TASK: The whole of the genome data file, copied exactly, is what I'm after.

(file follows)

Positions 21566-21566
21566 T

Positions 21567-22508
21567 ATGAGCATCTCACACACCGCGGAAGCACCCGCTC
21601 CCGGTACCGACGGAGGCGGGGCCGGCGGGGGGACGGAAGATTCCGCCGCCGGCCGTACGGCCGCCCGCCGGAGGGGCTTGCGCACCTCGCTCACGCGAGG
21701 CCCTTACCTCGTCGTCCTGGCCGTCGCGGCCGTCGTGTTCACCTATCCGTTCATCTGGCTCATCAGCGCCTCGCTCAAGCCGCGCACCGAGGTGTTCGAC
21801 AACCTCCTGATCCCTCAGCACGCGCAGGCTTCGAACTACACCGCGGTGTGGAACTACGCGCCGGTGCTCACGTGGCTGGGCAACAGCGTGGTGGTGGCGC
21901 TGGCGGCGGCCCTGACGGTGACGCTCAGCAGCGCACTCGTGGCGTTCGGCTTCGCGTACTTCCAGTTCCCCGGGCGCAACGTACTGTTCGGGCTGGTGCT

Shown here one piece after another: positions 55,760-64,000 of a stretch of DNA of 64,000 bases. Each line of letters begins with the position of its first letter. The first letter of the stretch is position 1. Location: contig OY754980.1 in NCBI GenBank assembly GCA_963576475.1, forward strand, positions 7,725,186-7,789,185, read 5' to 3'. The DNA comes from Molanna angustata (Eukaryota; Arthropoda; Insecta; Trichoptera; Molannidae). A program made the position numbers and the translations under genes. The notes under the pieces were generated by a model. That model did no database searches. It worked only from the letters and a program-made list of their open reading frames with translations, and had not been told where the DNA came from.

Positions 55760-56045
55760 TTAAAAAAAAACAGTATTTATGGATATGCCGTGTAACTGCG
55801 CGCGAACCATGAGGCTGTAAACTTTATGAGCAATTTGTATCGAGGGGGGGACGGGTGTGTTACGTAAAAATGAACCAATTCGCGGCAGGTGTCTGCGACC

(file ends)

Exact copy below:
Positions 21566-21566
21566 T

Positions 21567-22508
21567 ATGAGCATCTCACACACCGCGGAAGCACCCGCTC
21601 CCGGTACCGACGGAGGCGGGGCCGGCGGGGGGACGGAAGATTCCGCCGCCGGCCGTACGGCCGCCCGCCGGAGGGGCTTGCGCACCTCGCTCACGCGAGG
21701 CCCTTACCTCGTCGTCCTGGCCGTCGCGGCCGTCGTGTTCACCTATCCGTTCATCTGGCTCATCAGCGCCTCGCTCAAGCCGCGCACCGAGGTGTTCGAC
21801 AACCTCCTGATCCCTCAGCACGCGCAGGCTTCGAACTACACCGCGGTGTGGAACTACGCGCCGGTGCTCACGTGGCTGGGCAACAGCGTGGTGGTGGCGC
21901 TGGCGGCGGCCCTGACGGTGACGCTCAGCAGCGCACTCGTGGCGTTCGGCTTCGCGTACTTCCAGTTCCCCGGGCGCAACGTACTGTTCGGGCTGGTGCT

Shown here one piece after another: positions 55,760-64,000 of a stretch of DNA of 64,000 bases. Each line of letters begins with the position of its first letter. The first letter of the stretch is position 1. Location: contig OY754980.1 in NCBI GenBank assembly GCA_963576475.1, forward strand, positions 7,725,186-7,789,185, read 5' to 3'. The DNA comes from Molanna angustata (Eukaryota; Arthropoda; Insecta; Trichoptera; Molannidae). A program made the position numbers and the translations under genes. The notes under the pieces were generated by a model. That model did no database searches. It worked only from the letters and a program-made list of their open reading frames with translations, and had not been told where the DNA came from.

Positions 55760-56045
55760 TTAAAAAAAAACAGTATTTATGGATATGCCGTGTAACTGCG
55801 CGCGAACCATGAGGCTGTAAACTTTATGAGCAATTTGTATCGAGGGGGGGACGGGTGTGTTACGTAAAAATGAACCAATTCGCGGCAGGTGTCTGCGACC